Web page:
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CUNA advocacy staff met with the CFPB Monday, as part of a listening session hosted by the Bureau to hear industry concerns on its TRID mortgage disclosure rule. The CFPB’s Truth in Lending Act-Real Estate Settlement Procedures Act integrated disclosures (TRID) rule went into effect last October, despite numerous concerns raised by CUNA and other organizations.
In January, Director Richard Cordray conducted a conference call with a number of trade organization CEOs, including CUNA President/CEO Jim Nussle. We provided the Bureau with a long list of items that needed to be fixed with TRID around the time of this call.
At the time, Cordray said the rule would be unchanged. But because of our aggressive advocacy efforts, he reversed course in an April letter that stated the Bureau would initiate a rulemaking “in late July” to address industry TRID concerns. The CFPB recently re-affirmed end of July as the targeted proposed rule date, and are contemplating a 45 to 60 day comment period with hopes of moving to a final rule as quickly as possible.
The meeting was attended by several senior CFPB staff as well as CFPB Director Richard Cordray.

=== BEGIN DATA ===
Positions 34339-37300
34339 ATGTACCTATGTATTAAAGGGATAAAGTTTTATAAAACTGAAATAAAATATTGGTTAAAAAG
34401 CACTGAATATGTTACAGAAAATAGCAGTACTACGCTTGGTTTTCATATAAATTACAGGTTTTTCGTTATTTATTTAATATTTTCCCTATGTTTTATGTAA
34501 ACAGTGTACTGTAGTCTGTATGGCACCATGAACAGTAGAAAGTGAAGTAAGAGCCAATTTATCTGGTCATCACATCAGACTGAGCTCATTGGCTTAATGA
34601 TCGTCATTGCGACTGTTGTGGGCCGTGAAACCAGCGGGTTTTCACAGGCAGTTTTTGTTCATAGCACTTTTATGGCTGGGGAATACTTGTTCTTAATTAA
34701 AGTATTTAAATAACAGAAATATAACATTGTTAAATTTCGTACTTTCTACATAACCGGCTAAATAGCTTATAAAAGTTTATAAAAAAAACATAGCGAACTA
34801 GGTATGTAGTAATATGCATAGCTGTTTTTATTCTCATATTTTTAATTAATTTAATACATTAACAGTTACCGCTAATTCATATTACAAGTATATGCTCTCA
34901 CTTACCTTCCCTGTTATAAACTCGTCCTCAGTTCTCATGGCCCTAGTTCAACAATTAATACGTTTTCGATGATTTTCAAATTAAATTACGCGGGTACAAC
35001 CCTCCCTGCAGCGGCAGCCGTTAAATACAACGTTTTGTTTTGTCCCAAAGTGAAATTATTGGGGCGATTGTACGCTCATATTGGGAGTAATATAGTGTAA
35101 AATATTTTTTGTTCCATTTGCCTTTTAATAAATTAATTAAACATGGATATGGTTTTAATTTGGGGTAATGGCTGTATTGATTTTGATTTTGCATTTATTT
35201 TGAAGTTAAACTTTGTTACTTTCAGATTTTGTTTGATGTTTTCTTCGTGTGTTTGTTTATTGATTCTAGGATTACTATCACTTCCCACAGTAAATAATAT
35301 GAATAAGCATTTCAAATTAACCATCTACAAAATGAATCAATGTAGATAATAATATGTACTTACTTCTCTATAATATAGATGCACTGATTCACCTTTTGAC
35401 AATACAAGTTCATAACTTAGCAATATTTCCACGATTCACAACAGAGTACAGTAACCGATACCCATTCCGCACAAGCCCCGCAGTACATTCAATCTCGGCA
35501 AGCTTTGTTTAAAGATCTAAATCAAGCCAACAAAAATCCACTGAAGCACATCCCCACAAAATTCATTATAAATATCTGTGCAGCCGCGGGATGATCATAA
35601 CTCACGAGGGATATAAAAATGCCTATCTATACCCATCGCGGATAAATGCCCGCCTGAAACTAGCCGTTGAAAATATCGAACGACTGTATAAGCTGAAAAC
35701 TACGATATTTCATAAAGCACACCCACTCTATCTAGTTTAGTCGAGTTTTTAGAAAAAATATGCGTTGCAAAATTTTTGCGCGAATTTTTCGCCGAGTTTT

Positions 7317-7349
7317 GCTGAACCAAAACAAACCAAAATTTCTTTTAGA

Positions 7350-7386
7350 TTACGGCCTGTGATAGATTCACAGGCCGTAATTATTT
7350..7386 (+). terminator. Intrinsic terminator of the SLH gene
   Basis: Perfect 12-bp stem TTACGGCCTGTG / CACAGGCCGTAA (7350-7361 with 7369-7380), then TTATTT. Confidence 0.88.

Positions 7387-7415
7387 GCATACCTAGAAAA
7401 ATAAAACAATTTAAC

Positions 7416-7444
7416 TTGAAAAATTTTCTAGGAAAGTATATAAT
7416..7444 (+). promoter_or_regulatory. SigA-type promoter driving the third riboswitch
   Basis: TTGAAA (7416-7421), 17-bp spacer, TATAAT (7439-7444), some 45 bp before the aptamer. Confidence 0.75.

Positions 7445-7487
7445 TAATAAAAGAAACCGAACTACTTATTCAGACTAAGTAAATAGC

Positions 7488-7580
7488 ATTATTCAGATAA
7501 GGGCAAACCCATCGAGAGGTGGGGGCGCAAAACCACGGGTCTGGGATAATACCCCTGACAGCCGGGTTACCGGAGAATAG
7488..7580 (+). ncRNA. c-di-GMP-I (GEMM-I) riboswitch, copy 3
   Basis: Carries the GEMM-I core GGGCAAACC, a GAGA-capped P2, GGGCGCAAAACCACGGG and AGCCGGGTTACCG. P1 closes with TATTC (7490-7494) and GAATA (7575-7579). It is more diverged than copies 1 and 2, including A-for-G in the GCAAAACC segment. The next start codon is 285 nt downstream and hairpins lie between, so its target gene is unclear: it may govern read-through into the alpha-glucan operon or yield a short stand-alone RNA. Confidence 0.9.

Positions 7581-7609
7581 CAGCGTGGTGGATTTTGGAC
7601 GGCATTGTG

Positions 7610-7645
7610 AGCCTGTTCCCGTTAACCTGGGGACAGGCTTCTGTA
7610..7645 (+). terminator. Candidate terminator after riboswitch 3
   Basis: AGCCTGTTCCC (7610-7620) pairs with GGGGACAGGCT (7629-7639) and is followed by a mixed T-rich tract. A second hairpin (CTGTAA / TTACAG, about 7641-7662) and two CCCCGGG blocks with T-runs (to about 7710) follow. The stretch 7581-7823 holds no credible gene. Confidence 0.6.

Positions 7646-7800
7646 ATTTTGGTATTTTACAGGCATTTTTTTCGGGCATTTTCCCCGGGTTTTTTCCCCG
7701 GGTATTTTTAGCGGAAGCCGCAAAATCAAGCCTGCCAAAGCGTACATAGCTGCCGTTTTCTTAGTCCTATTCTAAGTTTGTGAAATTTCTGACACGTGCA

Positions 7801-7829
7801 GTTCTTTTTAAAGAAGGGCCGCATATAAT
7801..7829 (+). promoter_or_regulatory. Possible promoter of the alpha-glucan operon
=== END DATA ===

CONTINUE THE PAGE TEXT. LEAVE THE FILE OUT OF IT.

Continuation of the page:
During the meeting, several topics were discussed, including:
Memorializing the interpretations of various topics, such as lender credits and negative numbers for title insurance, covered in the CFPB’s ongoing webinars to address TRID questions;
Providing sample forms for construction lending, including for one-time closes;
Making the language in the forms and rules consistent with each another; and
Clarifying that cooperatives are covered and allow time for compliance.
There was significant discussion concerning what could be done by guidance versus rulemaking and the format that any guidance should take. The CFPB appeared to be somewhat reticent to issue written formal guidance in the form of either FAQs or industry bulletins, despite the fact that many other agencies engage in these practices which are useful to the industry. This hesitancy is likely based on their experience in the PHH enforcement action case currently being challenged in court. The unfortunate downside of this case is that it prevents the agency from effectively communicating regulatory expectations to the industry. Nonetheless, we made several arguments as to why the agency should provide clear and frequent guidance on the TRID rule.
During the meeting the Bureau indicated that it favors providing flexibility versus being overly prescriptive in its rulemaking. It further intends to consider the implications of changes from a vendor perspective. The agency intends to prioritize issues for purposes of rulemaking and is exploring addressing issues in other methods (other than the webinars that have been provided so far). Ultimately, we believe the fact that the CFPB is engaging in this type of rulemaking is a positive step towards fixing many of the compliance issues with TRID.
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